HOMOOUSION

Theology And Liturgy Bibliography

THEOLOGY AND LITURGY BIBLIOGRAPHY Abdallah, Alfonso. L’ordinamento Liturgico di Gabriele V-88 Patriarca Copto. Cairo: Ain Shams Press, 1962. ‘Abd al-Masih Salib al-Mas‘udi. Al-Khuulaji al-Muqaddas. Cairo: n.p., 1902. Alcock, Antony. The Life of Saint Samuel of Kalamun by Isaac the Presbyter. London: Aris & Philips, 1983. Allen, Pauline, and C. Datema. “Leontius presbyter of Constantinople.” Byzantina …

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Constantine I (288?-337)

CONSTANTINE I (288?-337) The Roman emperor who allowed freedom of worship in the empire, thus ending the persecution of Christians. Flavius Valerius Constantinus (Constantine) was born to Constantius Chlorus and Helena. When his father was appointed Caesar in 293, Constantine was sent to the court of DIOCLETIAN, the senior emperor, where he later distinguished himself …

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Athanasius I

ATHANASIUS I The Apostolic Saint, twentieth patriarch of the See of Saint Mark (326-373). Athanasius’ life has been treated in detail by numerous authors. These sources can be categorized as follows: (1) the writings of Athanasius himself, which should be considered the most authentic of the sources. These include his historical tracts, encyclicals, an apology …

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Alexander I

ALEXANDER I The nineteenth patriarch of the See of Saint Mark (312-326). Life Alexander succeeded ACHILLAS, who died in the year 312, after one of the shortest episcopates in Coptic history. His death was ascribed by the pious Copts to supernatural chastisement for breaking the command of PETER I, “Seal of the Martyrs,” by accepting …

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Anathema

ANATHEMA Either a votive offering set up in a temple (2 Macc. 2:13; Philo, De vita Mosis 1.253) or, in general terms, that which is devoted to a divinity either consecrated or accursed. In New Testament times, the meaning was moving in the direction of the latter, the best example being in Paul’s First Letter …

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Monophysitism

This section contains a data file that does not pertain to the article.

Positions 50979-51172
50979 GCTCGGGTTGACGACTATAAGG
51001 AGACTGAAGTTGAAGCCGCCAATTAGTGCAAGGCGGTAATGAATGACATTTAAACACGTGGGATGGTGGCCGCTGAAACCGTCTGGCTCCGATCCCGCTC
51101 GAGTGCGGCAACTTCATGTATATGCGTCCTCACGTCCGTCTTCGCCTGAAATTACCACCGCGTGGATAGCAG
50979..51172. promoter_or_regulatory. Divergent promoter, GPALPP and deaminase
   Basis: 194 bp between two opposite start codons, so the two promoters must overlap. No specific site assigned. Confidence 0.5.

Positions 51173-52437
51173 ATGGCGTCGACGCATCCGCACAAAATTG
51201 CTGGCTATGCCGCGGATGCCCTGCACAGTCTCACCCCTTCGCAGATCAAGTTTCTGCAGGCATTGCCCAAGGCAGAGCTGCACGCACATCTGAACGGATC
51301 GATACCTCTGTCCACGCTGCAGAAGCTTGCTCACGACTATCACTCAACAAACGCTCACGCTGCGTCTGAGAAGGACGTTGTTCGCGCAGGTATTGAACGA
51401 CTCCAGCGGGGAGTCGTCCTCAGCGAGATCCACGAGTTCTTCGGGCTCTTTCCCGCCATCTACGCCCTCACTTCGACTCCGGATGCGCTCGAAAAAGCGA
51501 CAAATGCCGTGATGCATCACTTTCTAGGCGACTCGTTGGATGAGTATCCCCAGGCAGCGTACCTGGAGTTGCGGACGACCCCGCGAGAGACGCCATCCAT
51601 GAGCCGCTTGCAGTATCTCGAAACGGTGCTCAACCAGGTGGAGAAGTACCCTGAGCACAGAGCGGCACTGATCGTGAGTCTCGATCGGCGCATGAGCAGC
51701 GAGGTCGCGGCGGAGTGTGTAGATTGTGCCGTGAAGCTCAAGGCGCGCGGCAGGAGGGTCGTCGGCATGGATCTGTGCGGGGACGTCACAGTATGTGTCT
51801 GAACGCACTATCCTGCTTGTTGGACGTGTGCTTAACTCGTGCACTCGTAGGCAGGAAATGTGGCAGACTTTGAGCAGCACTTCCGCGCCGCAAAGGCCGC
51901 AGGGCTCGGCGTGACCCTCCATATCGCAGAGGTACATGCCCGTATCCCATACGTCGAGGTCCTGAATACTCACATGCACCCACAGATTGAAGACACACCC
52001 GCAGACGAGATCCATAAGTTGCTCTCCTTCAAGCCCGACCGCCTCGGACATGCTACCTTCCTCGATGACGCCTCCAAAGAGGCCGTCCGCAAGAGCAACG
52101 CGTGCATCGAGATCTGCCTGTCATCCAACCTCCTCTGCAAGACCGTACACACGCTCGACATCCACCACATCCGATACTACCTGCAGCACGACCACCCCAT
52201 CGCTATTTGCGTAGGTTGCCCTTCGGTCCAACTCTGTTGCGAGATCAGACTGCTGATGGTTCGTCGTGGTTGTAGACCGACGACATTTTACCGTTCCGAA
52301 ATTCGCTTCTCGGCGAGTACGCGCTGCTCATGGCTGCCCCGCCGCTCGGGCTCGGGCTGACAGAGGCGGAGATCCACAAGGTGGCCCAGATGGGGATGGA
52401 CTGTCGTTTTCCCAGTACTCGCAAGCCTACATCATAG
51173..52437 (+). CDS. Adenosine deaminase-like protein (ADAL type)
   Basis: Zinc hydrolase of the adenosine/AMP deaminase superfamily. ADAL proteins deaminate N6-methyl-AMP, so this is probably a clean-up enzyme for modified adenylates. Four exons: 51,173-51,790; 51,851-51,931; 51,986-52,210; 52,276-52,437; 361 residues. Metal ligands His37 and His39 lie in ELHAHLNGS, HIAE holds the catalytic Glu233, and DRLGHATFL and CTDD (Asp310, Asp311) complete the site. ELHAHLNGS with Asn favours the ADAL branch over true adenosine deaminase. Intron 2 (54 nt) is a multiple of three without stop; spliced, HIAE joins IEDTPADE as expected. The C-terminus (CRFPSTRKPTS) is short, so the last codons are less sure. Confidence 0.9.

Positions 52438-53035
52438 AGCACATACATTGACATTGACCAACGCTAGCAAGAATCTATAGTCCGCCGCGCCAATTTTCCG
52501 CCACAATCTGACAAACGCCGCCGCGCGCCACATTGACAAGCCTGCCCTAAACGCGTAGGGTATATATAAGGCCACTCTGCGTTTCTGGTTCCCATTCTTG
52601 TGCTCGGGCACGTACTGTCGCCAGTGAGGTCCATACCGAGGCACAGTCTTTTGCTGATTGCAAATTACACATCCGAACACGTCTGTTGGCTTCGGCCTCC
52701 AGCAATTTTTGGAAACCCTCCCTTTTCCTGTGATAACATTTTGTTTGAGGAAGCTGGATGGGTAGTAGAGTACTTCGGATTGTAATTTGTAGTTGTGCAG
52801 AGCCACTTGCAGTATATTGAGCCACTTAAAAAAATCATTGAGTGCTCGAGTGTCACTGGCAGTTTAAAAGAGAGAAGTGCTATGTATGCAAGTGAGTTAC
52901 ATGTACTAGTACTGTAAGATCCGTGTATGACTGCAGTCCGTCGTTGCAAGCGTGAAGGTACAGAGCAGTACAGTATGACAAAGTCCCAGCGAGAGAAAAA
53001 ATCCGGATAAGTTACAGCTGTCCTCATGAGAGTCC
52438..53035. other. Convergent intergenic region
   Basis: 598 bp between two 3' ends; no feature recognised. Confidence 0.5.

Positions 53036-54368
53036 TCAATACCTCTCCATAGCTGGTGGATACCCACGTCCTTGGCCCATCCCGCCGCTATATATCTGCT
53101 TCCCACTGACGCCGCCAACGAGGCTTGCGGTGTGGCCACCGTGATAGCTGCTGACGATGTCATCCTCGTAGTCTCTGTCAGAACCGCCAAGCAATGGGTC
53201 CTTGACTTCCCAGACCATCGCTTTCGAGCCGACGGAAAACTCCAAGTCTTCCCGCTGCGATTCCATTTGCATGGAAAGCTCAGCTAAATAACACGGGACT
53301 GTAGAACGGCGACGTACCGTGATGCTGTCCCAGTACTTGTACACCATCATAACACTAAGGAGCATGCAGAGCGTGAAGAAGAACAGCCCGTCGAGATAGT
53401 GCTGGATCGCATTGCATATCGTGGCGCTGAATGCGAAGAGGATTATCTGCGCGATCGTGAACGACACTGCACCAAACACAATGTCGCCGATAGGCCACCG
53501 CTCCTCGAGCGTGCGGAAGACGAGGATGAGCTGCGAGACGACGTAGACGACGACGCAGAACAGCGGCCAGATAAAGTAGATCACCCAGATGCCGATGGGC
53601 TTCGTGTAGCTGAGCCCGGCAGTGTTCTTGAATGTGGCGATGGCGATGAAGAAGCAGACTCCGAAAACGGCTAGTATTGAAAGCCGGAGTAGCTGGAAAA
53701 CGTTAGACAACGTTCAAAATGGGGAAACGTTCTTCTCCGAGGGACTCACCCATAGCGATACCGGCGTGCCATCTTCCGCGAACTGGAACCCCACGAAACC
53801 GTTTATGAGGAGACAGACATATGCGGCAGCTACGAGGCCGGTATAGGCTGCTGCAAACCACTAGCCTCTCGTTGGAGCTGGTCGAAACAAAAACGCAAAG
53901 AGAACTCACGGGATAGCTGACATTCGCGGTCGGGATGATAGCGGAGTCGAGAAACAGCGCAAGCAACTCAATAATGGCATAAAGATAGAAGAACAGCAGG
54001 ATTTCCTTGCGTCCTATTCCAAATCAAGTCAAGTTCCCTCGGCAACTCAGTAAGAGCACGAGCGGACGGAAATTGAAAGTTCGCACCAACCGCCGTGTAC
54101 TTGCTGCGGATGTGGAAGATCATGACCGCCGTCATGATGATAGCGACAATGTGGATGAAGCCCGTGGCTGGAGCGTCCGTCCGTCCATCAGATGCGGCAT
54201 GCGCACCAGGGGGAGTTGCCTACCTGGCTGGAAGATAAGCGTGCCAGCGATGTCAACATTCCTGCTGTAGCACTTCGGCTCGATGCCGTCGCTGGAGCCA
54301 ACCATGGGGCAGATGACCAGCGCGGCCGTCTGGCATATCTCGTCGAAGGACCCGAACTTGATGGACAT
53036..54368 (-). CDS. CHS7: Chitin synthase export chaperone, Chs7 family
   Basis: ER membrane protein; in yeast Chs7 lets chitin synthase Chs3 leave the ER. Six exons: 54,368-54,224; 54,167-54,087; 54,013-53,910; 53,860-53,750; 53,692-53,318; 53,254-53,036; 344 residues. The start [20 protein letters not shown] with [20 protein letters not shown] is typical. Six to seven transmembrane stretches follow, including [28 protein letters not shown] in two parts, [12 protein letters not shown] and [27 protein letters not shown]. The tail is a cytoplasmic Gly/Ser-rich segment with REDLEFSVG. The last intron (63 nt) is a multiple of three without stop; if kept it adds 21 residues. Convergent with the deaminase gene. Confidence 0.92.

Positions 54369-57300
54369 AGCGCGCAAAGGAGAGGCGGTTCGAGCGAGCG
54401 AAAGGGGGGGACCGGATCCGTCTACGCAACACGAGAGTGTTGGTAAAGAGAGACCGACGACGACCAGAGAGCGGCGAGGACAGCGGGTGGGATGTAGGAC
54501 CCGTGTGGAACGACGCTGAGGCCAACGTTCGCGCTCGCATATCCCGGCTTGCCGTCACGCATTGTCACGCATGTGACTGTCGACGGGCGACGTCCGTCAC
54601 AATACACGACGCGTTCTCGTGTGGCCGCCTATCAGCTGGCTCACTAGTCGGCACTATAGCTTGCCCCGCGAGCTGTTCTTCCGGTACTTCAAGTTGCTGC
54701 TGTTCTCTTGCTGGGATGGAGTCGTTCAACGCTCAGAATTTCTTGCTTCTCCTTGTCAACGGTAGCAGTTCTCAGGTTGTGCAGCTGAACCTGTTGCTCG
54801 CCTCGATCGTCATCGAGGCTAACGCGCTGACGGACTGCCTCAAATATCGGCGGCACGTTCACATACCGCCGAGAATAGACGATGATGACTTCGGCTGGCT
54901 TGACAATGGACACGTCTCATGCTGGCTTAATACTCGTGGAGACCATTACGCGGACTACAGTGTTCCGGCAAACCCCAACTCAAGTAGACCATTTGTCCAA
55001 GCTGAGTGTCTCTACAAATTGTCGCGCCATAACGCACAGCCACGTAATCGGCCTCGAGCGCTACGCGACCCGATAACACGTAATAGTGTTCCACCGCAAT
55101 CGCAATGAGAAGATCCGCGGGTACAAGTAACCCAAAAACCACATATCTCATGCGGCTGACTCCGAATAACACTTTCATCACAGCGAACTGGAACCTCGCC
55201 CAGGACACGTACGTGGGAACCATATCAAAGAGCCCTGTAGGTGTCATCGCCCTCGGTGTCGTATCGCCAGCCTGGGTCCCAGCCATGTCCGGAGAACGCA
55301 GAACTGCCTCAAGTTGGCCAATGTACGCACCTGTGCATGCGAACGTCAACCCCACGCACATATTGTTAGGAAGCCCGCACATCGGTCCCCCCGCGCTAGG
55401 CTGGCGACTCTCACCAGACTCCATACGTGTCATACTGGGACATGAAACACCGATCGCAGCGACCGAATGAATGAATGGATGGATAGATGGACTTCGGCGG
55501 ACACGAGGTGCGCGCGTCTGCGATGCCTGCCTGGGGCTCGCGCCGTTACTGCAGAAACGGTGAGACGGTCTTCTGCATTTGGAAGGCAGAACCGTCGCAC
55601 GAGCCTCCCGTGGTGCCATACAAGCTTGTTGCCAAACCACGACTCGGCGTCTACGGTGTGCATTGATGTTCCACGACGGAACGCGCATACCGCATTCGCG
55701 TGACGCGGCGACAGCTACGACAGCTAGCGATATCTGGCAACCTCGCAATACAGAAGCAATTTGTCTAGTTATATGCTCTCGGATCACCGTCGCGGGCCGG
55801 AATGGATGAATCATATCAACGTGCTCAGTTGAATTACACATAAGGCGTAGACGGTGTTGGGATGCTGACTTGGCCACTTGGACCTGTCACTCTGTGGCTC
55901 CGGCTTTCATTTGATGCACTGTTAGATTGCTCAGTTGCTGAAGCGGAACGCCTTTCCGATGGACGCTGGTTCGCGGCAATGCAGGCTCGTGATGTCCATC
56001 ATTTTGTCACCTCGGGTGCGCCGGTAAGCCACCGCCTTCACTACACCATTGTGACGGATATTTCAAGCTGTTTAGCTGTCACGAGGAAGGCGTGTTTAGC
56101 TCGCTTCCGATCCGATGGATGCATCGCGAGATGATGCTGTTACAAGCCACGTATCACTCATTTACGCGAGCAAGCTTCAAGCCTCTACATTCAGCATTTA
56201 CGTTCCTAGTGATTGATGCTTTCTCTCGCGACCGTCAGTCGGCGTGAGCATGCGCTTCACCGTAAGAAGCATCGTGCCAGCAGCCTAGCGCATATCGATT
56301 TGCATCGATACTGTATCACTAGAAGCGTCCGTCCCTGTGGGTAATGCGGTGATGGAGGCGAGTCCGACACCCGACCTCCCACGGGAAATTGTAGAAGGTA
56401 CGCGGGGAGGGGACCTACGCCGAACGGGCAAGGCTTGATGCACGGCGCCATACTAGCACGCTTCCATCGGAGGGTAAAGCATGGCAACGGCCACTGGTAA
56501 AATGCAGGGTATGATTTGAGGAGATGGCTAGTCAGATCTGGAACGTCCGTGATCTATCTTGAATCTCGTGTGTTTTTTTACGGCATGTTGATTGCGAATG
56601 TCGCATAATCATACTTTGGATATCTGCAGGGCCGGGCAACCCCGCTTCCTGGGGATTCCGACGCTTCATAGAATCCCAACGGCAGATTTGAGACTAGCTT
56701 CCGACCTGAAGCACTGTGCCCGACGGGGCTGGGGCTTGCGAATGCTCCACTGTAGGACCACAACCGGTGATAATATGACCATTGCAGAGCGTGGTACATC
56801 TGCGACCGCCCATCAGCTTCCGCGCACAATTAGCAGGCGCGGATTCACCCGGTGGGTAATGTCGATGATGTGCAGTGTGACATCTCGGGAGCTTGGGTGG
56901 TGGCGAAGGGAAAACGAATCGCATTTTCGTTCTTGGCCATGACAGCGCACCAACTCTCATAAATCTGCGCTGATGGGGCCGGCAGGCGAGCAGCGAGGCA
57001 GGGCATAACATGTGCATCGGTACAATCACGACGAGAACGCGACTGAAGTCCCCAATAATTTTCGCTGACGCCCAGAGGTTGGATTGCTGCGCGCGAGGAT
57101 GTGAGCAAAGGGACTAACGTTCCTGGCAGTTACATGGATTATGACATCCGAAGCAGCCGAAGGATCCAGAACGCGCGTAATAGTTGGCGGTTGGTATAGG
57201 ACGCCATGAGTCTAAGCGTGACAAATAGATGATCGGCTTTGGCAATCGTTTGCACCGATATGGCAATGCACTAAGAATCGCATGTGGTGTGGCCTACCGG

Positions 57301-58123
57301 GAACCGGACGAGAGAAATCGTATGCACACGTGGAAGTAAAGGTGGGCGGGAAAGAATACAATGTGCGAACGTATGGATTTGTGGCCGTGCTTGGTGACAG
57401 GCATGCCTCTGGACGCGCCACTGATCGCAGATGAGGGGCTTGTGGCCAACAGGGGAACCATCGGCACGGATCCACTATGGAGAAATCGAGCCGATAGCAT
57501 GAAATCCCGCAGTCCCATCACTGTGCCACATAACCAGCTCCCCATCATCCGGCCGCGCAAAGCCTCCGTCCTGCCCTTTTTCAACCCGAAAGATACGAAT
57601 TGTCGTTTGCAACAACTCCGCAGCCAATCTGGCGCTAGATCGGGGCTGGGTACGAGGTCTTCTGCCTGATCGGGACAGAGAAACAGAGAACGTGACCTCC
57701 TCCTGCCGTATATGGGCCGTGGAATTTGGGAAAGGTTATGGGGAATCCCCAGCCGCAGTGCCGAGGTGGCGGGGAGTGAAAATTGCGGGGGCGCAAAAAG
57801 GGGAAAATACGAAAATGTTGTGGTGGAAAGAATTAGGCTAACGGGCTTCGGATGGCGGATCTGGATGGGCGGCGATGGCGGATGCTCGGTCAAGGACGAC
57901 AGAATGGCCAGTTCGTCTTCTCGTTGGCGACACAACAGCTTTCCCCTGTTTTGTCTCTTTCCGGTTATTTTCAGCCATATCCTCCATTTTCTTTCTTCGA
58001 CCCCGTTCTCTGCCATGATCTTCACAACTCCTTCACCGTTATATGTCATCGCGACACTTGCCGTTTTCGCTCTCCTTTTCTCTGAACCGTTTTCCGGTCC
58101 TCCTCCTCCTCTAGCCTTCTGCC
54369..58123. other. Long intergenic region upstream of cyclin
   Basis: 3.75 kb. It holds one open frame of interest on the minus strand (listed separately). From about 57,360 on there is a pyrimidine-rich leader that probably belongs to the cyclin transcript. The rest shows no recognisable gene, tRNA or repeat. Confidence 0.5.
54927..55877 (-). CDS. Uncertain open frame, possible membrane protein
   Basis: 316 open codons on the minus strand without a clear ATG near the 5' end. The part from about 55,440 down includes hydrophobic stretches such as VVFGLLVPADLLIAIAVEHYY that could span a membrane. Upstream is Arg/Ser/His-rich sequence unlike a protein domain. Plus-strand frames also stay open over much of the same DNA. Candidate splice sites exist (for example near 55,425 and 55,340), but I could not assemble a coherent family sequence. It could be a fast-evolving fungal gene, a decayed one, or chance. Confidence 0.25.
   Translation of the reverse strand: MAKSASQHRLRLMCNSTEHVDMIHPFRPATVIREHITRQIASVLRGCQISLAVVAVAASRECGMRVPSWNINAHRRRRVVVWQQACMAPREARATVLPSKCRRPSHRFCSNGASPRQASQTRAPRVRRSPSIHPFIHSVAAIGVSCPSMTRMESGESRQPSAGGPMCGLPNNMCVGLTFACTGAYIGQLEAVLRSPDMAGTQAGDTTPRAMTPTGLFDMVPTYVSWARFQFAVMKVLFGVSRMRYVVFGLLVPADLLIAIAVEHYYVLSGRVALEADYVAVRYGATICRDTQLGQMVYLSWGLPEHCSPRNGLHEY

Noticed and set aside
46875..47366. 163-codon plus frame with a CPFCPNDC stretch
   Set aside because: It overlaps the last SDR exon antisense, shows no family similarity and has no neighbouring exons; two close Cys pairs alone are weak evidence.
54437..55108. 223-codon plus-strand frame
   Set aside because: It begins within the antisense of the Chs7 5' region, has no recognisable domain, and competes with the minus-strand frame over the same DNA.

MONOPHYSITISM The doctrine that the incarnate Christ is one Person and has one divine nature as opposed to the orthodox doctrine that he is one Person and has two natures, one human and one divine. The rift between the Monophysites, including the Coptic, Syrian, Ethiopian, and Armenian churches, and the Orthodox Church has divided Eastern …

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Jovian

JOVIAN (c. 332-364) The Roman emperor who restored orthodox Christianity to its official status after its deposition by JULIAN THE APOSTATE. Jovian was born in Moesia, Illyria, in the Balkans, to a military officer, Count Varronius. Jovian was an officer in Julian’s army when Julian died fighting the Persians in 363 and the troops hailed …

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Homoiousion

HOMOIOUSION term meaning “of like substance” and used by many who were caught between the extremes of the Nicene party (HOMOOUSION, “of the same substance”) and the radical Arians who had emerged about 355. The great majority of moderates rallied under Basil of Ancyra around the compromise homoiousion, among them Melitius of Antioch and CYRIL …

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Homoousion

HOMOOUSION A word with a century-long history in early Christianity before it became celebrated when employed in the Nicene Creed (325) and applied to the Son of God to define His relation to the Father (homoousion to patri). In English translations it has usually been rendered “of one substance with,” or “consubstantial,” or “one in …

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